More than half of adult Americans will receive food assistance through the federal Supplemental Nutrition Assistance Program (SNAP) at some point in their lifetime. In California, more than 10 percent of the state was on SNAP as of 2015. Each year, the program costs taxpayers $53 billion, but every $1 of SNAP benefits generates $1.79 in economic activity, according to the USDA.

By purchasing food, people on federal food assistance create jobs — for grocery store employees, meatpackers, farmworkers, and truckers, said Jessica Bartholow, a policy advocate at the Western Center on Law & Poverty, and one of the evening’s panelists. “Every billion (dollars) we receive in California in SNAP benefits, creates 14,000 jobs,” she said.

But the White House has proposed cutting support for SNAP by 25 percent, while tightening eligibility requirements, especially for so-called able-bodied adults. The administration also hopes to lower funding to the federal food assistance program known as WIC, which serves 7.8 million women, infants and children each year.

“When we talk about more people living below the poverty line as a result of some of the proposals coming out of D.C., we’re talking about our failure to recognize their humanity,” said Bartholow. “When we cut SNAP, it doesn’t mean [people will] find money to go find food in some other way. It means they go hungry.”

But even if they’re eligible for support, many people are hesitant to sign up for it due to heightened fear about Trump’s immigration policies. “Immediately following the election, we had people calling us not to ask for help signing up with CalFresh (California’s food assistance program) or SNAP,” but for help cancelling their benefits, said Elizabeth Gomez, associate director of client services at the Alameda County Community Food Bank, which serves over 300,000 people annually, or one of five residents in Alameda County. The bank fielded at least 40 such calls in the first few weeks after Trump was elected, something Gomez said had never happened before.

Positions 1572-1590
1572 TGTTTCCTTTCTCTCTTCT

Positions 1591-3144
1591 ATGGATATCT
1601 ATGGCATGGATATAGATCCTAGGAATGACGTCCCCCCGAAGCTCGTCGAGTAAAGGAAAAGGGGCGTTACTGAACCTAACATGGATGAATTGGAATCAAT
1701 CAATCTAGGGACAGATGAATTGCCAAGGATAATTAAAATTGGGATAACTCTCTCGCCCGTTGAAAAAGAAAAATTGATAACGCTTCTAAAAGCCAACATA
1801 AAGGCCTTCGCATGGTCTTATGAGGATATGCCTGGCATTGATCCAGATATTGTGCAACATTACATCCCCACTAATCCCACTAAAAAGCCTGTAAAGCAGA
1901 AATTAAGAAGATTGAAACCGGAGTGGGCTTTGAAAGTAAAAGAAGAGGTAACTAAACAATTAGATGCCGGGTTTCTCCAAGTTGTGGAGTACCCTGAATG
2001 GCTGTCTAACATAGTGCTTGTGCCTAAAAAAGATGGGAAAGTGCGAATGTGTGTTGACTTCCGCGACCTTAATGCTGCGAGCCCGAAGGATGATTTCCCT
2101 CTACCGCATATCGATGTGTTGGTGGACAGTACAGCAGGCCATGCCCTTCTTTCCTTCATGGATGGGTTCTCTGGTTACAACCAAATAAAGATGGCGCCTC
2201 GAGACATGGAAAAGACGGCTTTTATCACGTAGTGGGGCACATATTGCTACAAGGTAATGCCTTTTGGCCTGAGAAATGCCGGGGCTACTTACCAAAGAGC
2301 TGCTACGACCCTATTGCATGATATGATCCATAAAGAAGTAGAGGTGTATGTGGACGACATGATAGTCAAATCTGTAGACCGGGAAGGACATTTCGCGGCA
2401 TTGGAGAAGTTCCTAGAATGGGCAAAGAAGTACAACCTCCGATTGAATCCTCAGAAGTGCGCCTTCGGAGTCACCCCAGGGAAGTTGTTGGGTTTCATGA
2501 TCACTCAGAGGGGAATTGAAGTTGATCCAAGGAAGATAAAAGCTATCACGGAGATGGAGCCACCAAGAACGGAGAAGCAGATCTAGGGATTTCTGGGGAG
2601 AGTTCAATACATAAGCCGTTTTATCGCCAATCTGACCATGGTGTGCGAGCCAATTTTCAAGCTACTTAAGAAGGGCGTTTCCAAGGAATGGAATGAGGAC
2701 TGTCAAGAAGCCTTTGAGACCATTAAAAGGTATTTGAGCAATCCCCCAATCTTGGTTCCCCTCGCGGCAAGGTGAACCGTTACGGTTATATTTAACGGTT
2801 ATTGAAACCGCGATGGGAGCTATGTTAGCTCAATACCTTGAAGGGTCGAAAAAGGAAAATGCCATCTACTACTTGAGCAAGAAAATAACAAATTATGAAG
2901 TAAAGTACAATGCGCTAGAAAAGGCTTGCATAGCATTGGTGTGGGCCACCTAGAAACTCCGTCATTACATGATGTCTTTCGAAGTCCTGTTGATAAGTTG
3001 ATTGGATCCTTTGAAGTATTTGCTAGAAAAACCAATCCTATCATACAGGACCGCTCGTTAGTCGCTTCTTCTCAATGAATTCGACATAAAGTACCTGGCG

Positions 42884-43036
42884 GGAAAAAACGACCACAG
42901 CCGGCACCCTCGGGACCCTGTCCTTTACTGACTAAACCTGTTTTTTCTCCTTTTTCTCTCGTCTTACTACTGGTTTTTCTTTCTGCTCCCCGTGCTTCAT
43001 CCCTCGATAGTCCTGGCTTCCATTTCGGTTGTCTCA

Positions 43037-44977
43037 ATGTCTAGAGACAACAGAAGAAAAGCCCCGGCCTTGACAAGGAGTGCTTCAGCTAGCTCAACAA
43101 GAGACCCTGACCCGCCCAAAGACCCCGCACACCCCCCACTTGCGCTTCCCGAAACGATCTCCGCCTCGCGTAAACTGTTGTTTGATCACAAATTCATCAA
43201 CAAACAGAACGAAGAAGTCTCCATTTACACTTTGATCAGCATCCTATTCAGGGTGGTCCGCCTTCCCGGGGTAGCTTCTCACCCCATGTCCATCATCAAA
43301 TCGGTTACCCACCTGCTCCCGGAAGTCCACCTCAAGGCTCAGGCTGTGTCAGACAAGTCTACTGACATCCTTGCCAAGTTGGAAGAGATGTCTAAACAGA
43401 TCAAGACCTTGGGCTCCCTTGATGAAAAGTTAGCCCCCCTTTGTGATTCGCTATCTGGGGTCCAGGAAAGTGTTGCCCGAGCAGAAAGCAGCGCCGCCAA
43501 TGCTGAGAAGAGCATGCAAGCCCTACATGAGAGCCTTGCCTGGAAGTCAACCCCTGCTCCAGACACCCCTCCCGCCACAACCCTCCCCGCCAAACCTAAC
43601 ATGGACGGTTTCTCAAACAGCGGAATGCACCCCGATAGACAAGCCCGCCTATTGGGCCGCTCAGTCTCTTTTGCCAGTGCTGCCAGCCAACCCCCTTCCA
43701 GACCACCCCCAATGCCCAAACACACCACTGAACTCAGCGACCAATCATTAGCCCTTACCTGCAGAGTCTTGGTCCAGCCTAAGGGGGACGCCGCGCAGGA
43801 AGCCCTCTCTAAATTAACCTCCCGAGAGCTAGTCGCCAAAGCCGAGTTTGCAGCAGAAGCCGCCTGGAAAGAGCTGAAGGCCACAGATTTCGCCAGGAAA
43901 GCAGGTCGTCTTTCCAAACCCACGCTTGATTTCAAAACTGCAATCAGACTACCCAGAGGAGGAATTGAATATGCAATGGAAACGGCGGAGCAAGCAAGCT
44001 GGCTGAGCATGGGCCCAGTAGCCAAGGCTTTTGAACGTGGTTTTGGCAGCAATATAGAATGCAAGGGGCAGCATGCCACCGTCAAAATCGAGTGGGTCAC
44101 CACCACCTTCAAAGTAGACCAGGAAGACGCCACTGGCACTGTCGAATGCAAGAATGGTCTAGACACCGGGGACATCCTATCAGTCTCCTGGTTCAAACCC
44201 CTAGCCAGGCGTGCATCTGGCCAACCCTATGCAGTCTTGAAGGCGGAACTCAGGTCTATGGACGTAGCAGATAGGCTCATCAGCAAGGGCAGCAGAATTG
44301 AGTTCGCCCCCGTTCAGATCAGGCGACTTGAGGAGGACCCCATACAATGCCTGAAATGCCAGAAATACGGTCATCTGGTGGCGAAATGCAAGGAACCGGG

Some people are afraid that, by signing up, they will be added to a national database and tracked down by immigration services if they or someone in their family is undocumented. Many also fear that by receiving food assistance they would count as a “public charge,” and thus be disqualified for ever earning citizenship, which Gomez said is one of the many mistruths that shadows food assistance. She made clear that applicants do not have to offer up proof of citizenship or even their names to receive emergency food assistance, and doing so doesn’t bar them from becoming a citizen later on.

At least not yet, noted Bartholow, but the Trump administration is considering adding food benefits and healthcare to the list of government services that designate someone a “public charge.”

 

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Nebraska school district defends decision to deny student lunch

A Lincoln middle-school student was denied lunch after a zero balance showed up on her lunch card.

Daniel Gearhart was outraged when his 11-year-old daughter came home hungry.

“To get up to the lunch line and have your lunch taken away from you because you didn’t have $3,” he said.

And all in front of your classmates. On Friday, Gearhart says it happened to his 6th-grade daughter, a student at Twelve Bridges Middle School in Lincoln.

“That kills you as a parent,” he said.

This is the latest example of a nationwide issue. In California, lawmakers are trying to prevent more cases of what’s called “lunch shaming.”

Gearhart says he loaded $10 into his daughter’s lunch account online as he always does, but when lunchtime rolled around, the balance still said $0. His daughter’s meal was taken away and replaced with one apple and some milk.

“I was immediately angry, calling the school and trying to get answers,” said Gearhart.

According to Western Placer Unified School District, it’s policy.